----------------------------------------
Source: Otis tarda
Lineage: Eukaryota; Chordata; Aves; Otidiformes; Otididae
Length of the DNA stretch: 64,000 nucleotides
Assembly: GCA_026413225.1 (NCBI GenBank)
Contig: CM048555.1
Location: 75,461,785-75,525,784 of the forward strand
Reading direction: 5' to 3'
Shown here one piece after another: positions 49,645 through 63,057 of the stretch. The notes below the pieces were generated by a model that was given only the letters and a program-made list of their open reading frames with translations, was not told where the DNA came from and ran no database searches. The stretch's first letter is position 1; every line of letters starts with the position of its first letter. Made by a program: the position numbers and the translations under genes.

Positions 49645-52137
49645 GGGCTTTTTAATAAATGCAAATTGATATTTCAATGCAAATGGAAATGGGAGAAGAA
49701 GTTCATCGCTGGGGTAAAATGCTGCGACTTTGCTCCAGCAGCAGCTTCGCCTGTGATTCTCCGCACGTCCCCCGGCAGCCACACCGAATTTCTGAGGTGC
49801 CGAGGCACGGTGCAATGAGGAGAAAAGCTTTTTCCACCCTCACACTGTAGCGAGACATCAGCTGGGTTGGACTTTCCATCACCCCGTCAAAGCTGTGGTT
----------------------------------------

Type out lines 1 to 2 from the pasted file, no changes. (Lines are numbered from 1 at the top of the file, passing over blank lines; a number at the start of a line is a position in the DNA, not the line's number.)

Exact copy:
Source: Otis tarda
Lineage: Eukaryota; Chordata; Aves; Otidiformes; Otididae